Can you just install a shower pan (glass or tile) on the floor to collect water and drain/pump? Then just put in one of the pull around shower curtains on a ceiling track to protect the cabinetry.. You could just install it on the cabinetry side.
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Old 16-04-2016, 15:21   #5
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Re: Installing a shower pan, and will this toilet work?

You might look into macerator pumps. And option 2 would be a composting head.

Also, you're going to need more than one coat of resin to fully seal things. So, were it me, I'd pigment the last couple of coats white (or perhaps tan). And then paint over it, or not.

Too, anything that you can do in order to keep water from directly striking/riding on your proposed door gaskets is going to be a plus. So plan on installing "breakwaters" around 3+ sides of each door, just as you would a deck hatch.

Plus, if you like, it'd be simple to also install bolt rope track around 3 sides of each hatch. And making up some canvas covers for each cabinet. So that when it's shower time, you simply slide the sides of the door cover into place, for a bit of extra protection.

Also, what are your plans for creating a sump, with it's own pump?
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Old 16-04-2016, 15:46   #6
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Re: Installing a shower pan, and will this toilet work?

I've built a few custom heads out of plywood and fiberglass sprayed in Awlgrip. I won't do that again if I can help it. Custom built in place, takes about a billion hours of labor in a tight space... Namely because you can't see, can't stand, and can't sand what you are standing on... and it is nearly impossible to roll and tip them, so they end up sprayed. Spraying paint inside of a shower stall, while you stand it in is an instant white out.

The low hour way, to get water tight and paint grade is to epoxy formica panels to the plywood walls and then grind back the corners with 60 grit through the color coat into the phenolic backer and pull large radius fillets of epoxy. I like Awlgrip Awlfair... You don't really need structural panels, or structural epoxy fillets, with a 2 1/2 inch diameter or so fillet tool they get tough enough not to crack if the boat flexes.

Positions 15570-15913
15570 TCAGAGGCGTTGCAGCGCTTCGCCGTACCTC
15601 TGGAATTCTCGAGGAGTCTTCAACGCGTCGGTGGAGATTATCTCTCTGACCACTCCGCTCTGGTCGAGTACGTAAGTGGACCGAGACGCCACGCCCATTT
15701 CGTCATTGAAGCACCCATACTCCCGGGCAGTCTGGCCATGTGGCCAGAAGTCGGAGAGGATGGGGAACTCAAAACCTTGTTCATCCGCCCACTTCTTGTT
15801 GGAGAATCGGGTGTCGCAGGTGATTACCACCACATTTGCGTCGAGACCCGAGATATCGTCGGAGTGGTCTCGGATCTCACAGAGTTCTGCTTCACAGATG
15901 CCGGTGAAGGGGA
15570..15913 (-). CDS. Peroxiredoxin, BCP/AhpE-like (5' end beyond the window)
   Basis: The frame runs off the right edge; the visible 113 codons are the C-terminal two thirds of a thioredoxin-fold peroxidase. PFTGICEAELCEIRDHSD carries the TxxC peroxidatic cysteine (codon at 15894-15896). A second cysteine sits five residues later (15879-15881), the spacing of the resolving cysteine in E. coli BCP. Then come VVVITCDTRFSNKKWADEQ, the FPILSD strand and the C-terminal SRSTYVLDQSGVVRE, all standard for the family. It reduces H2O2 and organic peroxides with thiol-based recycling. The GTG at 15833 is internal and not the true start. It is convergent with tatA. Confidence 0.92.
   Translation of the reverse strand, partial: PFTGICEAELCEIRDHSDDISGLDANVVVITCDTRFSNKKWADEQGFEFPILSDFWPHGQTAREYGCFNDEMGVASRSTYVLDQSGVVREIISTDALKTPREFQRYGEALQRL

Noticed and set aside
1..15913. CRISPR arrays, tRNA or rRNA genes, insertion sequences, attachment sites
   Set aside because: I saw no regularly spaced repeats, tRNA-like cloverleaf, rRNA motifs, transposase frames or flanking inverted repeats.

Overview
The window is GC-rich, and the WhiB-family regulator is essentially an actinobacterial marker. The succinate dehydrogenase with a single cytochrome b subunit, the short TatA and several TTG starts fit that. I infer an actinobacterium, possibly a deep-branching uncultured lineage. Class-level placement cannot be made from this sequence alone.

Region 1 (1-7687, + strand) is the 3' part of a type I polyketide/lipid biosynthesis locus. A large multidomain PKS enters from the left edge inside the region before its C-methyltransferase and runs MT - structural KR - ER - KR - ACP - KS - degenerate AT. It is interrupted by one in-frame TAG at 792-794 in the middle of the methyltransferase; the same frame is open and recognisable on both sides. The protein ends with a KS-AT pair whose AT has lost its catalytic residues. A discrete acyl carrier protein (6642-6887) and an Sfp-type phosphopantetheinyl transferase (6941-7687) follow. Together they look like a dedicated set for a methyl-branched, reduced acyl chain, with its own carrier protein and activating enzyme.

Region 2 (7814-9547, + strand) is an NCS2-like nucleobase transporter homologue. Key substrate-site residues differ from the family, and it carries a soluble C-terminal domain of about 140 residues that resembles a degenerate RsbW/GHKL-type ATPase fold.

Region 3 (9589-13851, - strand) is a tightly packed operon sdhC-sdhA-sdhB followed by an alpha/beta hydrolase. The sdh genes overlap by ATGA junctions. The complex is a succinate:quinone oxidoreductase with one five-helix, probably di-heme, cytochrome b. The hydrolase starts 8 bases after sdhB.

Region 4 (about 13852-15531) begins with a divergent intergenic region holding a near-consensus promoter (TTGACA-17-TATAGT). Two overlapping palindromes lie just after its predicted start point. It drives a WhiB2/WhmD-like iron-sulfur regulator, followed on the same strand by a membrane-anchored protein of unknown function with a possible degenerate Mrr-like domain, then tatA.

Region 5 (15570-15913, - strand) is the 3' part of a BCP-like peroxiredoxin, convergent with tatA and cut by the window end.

Then once you have the fillets pulled, sand out the texture from the formica and paint with a linear polyurethane paint system in a semi-gloss...

Still, I can't think of a job that is less enjoyable than doing this... Even grinding out a bilge keel sump you can at least lay on a board. This, you end up on a 5 gallon bucket spinning around with no where to put your feet.

Zach
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Old 16-04-2016, 16:14   #7
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Re: Installing a shower pan, and will this toilet work?

I've made a lot of showers in boats. I make the shower pan with rsm and epoxy roller up the sides. Even if the shower is tiled, I still have fiberglass behind it. Don't drain shower water into the bilge and then pump it. Put in a sump. Shower waste will rot wood and cause unwanted smells.
It would be better to have an all around curtain so all the soap and water drops straight down. The cabinet finish won't hold up well and the gaskets will leak. A good vent system helps, too.
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Old 16-04-2016, 16:15   #8
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Re: Installing a shower pan, and will this toilet work?

Quote:
Originally Posted by Ann T. Cate View Post
The sewage treatment toilet probably meets local discharge requirements, but you might want to check that out.

I do not think your poops will be a problem: all the marine heads I've ever dealt with sort of pulverize your waste and mix it with water. It's what happens after that that is regulated, and you will need to find out what the rules are and how they are enforced.

Some people go to compostiing toilets (which are mainly dessicating) in order to avoid carrying around their fermenting waste and the attendant hassles. There have been a couple of threads about them here in the last year or so. (The Google Search in CF is the better Search.)

Your shower water will have to be collected in a sump and pumped out. Some places, you are not even "allowed" to pump out grey water, let alone black water.